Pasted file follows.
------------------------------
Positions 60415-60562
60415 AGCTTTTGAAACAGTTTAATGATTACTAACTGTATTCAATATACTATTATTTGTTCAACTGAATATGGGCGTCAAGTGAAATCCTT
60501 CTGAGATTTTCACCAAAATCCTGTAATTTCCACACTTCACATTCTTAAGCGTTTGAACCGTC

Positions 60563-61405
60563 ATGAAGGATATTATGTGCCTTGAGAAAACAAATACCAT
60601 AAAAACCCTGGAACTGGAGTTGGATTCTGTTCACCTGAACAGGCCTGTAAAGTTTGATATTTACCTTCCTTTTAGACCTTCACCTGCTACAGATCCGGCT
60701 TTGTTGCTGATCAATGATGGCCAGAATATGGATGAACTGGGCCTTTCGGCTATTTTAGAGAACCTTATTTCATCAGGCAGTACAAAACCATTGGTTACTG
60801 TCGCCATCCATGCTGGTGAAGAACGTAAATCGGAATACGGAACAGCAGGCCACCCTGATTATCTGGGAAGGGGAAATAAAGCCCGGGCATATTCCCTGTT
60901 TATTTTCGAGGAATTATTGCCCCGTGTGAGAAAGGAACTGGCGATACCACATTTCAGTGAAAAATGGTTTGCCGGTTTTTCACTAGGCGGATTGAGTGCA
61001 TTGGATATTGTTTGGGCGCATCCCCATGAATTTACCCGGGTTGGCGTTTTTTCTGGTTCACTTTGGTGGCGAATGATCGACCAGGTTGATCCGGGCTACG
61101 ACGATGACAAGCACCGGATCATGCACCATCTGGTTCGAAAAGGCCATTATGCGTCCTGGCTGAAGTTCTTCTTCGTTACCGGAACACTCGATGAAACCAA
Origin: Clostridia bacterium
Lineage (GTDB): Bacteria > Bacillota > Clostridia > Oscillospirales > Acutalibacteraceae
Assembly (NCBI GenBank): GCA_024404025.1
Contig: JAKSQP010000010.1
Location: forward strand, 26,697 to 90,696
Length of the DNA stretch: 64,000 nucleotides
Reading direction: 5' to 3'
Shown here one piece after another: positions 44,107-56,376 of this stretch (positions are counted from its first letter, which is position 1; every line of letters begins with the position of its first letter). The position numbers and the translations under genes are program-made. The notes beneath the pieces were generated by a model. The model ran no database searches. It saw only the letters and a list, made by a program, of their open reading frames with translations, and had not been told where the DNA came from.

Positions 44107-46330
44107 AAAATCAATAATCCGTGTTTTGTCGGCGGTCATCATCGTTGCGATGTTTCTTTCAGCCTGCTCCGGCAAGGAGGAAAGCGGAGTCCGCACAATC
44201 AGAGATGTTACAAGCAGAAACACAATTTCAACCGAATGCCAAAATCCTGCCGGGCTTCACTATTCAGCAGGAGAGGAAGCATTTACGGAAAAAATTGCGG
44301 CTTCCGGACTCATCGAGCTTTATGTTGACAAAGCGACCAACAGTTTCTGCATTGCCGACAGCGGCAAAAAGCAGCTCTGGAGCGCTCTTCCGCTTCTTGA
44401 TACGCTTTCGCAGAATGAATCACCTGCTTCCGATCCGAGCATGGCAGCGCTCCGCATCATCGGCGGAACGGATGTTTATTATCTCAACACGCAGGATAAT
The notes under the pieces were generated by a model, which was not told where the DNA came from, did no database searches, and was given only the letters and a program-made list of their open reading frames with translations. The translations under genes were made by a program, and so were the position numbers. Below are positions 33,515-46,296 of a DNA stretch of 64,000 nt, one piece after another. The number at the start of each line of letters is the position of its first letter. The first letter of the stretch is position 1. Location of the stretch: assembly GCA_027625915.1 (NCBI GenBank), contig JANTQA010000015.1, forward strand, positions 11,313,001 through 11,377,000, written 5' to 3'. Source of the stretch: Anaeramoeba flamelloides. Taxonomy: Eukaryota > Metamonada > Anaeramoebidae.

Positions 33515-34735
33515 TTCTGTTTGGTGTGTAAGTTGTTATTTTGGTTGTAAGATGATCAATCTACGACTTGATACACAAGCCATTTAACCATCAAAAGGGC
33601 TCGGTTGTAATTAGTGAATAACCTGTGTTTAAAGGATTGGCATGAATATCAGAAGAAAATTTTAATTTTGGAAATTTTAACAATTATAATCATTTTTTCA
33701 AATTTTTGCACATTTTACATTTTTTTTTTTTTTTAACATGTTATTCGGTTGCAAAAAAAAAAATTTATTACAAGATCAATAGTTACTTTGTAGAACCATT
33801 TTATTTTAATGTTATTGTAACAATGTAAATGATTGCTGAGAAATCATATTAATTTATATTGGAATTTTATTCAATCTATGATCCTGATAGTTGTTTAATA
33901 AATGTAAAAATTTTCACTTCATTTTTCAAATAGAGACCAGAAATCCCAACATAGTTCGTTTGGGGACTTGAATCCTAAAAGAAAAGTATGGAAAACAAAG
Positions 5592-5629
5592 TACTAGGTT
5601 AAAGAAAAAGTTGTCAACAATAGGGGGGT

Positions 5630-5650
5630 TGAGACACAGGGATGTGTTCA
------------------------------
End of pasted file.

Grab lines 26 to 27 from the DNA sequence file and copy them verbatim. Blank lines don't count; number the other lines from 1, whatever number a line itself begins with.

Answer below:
Positions 33515-34735
33515 TTCTGTTTGGTGTGTAAGTTGTTATTTTGGTTGTAAGATGATCAATCTACGACTTGATACACAAGCCATTTAACCATCAAAAGGGC